Look out! Here comes a headache!
Most of us have experienced the pain and inconvenience associated with headaches and migraines at some point in our lives. Oftentimes, it causes us to be less productive or entirely unable to perform daily tasks.
According to the Migraine Research Foundation, 1 in 10 people suffer from migraines. That is approximately 1 billion people worldwide.
So what are headaches and migraines, and how can we lessen the effect they have on our lives? June is National Migraine and Headache Awareness Month, a great opportunity to learn more about their causes and prevention.
The Migraine Trust breaks headaches down into two categories: primary and secondary disorders. Primary disorders include migraines, tension and cluster headaches. Secondary disorders are a result of external factors, such as a head injury, sinuses or stroke. All headaches are not created equal and can vary in severity, duration and cause.
The National Headache Foundation lists various types of primary and secondary disorder headaches, which include allergy, caffeine-withdrawal, cluster, eye-strain, depression and sinus headaches. Recognizing the type of headache you have will help you choose the most effective treatment plan.
Migraines are a more severe type of headache, usually accompanied by unique symptoms, such as nausea, vomiting and sensitivity to light and noise. Migraines can last anywhere from four to 72 hours depending on the severity. The Migraine Research Foundation highlights the fact that migraines tend to be hereditary; 90 percent of sufferers possess a family history of migraines.
Migraine sufferers typically have “trigger factors” that can spur on an attack. These are mostly attributed to lifestyle and hormonal changes. The Mayo Clinic lists a few migraine triggers, including eating too much processed or salty food, stress, changes in sleep cycles, environmental changes and physical exertion.
Medication, whether prescribed or over the counter, is one of the most common approaches to alleviate headache pain. Because using medication on a regular basis can have serious side effects, it is important to understand what it is and how to use it. The Mayo Clinic cites two types of medications to treat migraines: pain-relieving medications and preventive medications.
Pain-relieving medications, such as ibuprofen or acetaminophen, are taken during a headache or migraine attack and are meant to ease or stop symptoms. While these will help with mild migraines and headaches, it is important to note that overusing these types of medications can have adverse effects. The Migraine Trust says that if you take acute pain-relief medication more than 10 days a month, the medicine can actually cause medication-overuse headaches, in which the medications start causing pain instead of relieving it.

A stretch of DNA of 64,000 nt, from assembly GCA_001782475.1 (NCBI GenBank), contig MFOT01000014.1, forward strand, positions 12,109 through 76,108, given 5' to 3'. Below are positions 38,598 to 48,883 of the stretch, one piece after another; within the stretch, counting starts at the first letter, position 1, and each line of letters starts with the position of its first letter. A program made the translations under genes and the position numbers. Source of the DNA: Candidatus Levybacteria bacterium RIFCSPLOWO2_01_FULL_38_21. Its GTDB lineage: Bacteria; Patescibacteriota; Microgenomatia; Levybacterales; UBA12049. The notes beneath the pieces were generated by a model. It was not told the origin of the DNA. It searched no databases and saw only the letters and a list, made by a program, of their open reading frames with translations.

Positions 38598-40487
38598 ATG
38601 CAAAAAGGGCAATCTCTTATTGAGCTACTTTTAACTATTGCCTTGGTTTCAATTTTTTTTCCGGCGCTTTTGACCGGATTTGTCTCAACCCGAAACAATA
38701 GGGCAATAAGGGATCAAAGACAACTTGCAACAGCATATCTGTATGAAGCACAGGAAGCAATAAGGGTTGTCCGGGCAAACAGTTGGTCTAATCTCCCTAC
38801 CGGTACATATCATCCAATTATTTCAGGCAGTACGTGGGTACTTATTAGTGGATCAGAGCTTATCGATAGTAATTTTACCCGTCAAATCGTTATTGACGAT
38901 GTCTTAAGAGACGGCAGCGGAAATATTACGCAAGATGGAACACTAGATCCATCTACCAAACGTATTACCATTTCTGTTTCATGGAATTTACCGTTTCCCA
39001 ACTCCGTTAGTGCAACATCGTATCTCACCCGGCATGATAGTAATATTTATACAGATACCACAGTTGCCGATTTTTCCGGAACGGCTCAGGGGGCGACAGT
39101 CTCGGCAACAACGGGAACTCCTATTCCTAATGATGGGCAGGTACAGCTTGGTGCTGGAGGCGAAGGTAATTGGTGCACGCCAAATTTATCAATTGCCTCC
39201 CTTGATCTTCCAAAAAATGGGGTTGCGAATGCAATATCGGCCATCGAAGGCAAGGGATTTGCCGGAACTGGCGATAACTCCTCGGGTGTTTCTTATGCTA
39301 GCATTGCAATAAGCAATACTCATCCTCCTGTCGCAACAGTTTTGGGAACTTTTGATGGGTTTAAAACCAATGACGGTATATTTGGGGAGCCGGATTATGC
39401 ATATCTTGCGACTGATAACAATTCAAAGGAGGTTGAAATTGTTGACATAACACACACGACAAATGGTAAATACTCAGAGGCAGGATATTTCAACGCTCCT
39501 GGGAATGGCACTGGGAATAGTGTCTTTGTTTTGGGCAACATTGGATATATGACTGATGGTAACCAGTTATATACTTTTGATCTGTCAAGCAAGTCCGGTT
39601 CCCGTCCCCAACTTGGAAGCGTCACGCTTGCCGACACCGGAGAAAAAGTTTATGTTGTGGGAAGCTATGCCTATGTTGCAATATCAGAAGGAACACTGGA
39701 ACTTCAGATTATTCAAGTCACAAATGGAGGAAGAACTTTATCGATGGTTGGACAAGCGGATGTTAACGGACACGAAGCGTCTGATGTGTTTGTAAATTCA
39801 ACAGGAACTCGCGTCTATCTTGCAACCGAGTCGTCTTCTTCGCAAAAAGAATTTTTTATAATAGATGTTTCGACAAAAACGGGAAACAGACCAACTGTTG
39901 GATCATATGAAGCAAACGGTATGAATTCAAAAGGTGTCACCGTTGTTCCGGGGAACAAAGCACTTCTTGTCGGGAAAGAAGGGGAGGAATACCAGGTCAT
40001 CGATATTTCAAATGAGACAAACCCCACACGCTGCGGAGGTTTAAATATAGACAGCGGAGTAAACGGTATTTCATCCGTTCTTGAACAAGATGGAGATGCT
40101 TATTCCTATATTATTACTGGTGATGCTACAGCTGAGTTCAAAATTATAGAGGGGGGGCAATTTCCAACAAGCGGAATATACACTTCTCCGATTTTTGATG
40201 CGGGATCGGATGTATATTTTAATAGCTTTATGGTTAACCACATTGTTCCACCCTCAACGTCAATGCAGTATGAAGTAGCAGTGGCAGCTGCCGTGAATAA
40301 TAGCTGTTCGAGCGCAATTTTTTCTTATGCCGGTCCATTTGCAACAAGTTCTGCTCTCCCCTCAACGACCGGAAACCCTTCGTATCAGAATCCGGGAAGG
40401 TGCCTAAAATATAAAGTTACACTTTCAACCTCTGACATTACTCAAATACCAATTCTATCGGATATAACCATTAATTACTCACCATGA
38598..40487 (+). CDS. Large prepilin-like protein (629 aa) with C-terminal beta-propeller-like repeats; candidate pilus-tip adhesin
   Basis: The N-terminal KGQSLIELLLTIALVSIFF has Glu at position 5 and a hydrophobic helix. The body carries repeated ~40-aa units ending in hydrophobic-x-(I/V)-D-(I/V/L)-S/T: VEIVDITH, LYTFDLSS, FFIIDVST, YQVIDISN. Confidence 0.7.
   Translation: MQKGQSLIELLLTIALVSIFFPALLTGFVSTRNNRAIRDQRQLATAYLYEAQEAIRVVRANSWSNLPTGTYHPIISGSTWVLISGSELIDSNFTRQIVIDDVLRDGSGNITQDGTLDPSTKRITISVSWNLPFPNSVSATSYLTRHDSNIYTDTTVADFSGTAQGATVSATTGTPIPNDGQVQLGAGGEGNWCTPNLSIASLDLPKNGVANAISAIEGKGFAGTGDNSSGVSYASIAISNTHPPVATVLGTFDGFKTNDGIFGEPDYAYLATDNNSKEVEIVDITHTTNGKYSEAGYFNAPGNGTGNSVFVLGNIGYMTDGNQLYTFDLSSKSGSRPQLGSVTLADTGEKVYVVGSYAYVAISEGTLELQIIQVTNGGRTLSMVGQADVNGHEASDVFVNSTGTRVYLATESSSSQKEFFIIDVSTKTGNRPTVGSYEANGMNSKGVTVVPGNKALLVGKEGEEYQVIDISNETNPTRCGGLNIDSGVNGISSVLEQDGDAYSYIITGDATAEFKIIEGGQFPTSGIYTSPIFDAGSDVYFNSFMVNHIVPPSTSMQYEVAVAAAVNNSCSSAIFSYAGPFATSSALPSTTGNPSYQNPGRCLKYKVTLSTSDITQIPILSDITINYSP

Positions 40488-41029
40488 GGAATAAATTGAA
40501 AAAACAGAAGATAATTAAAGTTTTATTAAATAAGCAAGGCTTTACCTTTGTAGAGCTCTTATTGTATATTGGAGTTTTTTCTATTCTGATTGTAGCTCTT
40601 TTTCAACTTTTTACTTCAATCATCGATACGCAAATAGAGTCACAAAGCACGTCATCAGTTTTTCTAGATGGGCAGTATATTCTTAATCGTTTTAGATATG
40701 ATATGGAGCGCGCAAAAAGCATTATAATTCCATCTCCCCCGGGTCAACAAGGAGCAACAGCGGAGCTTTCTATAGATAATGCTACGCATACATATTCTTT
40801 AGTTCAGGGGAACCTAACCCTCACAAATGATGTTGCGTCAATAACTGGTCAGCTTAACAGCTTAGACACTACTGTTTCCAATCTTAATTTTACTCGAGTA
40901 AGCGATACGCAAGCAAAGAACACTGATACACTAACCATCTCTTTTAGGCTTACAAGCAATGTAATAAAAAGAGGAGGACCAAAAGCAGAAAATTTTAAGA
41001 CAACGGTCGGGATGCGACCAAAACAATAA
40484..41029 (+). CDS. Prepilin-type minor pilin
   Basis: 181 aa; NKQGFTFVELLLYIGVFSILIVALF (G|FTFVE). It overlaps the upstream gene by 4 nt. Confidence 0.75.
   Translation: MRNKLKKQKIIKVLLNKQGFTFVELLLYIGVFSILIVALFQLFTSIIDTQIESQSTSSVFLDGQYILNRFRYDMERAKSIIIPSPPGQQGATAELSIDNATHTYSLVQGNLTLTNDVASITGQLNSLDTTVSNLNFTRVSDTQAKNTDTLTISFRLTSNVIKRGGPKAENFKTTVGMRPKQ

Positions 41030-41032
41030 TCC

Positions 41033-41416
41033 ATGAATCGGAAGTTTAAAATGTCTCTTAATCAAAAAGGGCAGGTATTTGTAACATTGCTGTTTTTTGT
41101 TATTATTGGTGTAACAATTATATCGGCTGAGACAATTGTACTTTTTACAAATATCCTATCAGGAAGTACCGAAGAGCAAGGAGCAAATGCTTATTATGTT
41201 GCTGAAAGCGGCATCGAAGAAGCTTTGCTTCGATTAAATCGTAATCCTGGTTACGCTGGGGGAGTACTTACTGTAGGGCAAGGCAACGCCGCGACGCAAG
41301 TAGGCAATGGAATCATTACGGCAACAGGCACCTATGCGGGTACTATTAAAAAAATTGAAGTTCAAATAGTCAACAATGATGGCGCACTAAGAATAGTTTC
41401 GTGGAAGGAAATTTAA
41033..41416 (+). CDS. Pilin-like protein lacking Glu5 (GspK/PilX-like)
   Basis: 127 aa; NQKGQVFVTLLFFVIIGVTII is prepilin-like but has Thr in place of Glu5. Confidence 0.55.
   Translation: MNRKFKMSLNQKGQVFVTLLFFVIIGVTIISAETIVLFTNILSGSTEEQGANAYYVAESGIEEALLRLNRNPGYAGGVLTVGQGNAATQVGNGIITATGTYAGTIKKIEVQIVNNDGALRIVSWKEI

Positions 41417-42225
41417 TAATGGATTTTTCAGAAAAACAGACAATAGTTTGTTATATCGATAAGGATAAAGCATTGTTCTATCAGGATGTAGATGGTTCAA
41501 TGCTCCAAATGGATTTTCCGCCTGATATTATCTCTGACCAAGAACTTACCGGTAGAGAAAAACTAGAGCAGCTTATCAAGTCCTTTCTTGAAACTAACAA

Preventive medications are usually prescribed by a doctor and are taken on a regular basis before a migraine to lessen the frequency and severity of attacks. Qualifications for preventative medications (according to the Mayo Clinic) include four or more debilitating attacks a month, attacks lasting longer than 12 hours, pain relievers not helping or prolonged migraine symptoms. These medications can also have serious side effects, so speak to your doctor if you think you may qualify for this type of treatment.
If you are looking for an alternative to taking pain-relieving medication, the Mayo Clinic lists some alternatives, such as acupuncture and massage therapy.
According to the Headache Foundation, stress is one of the most common causes of headaches and migraines. Learning how to cope with stress can reduce some types of headaches. The Mayo Clinic suggests that you identify your causes of stress and find ways to handle them. Techniques such as deep breathing, yoga, meditation and exercise are all cited as ways to relieve stress.
In addition to reducing stress, it is essential to simply take care of yourself. Developing a regular sleep schedule, drinking enough water, eating a healthy diet and exercising regularly can all play a part in alleviating headache and migraine pain.
Taking consistent care of your physical and emotional well-being is another way to reduce headache frequency without medication.
It is important to understand the underlying causes, or “triggers,” of your headaches. The National Headache Foundation recommends keeping a diary of when you have a headache or migraine. List any foods eaten or activities performed leading up to the attack so you can see what triggers your headaches. Common patterns, such as a headache after physical exertion or eating certain foods, may reveal a trigger. Removing potential triggers may help reduce the frequency of your headaches. Taking this diary to your doctor will allow your physician to confirm triggers, better diagnose the type of headache and develop a treatment plan that is right for you.
While it can be tempting to self-diagnose your headache, it is important to consult your doctor before beginning any kind of treatment plan. The National Headache Foundation recommends you seek medical attention immediately if: you are having the worst headache ever; the pain lasts more than 72 hours with less than a solid four-hour pain-free period; you experience loss of vision, consciousness or uncontrollable vomiting; or you develop abnormal symptoms that concern you. These could be a sign of a more serious problem.
With the right plan in place, you can dodge some of the pain caused by headaches.
Always consult your doctor before starting any new treatment, exercise program or diet. A health care professional will be able to help you properly decide what kind of treatment will be most beneficial for your individual needs.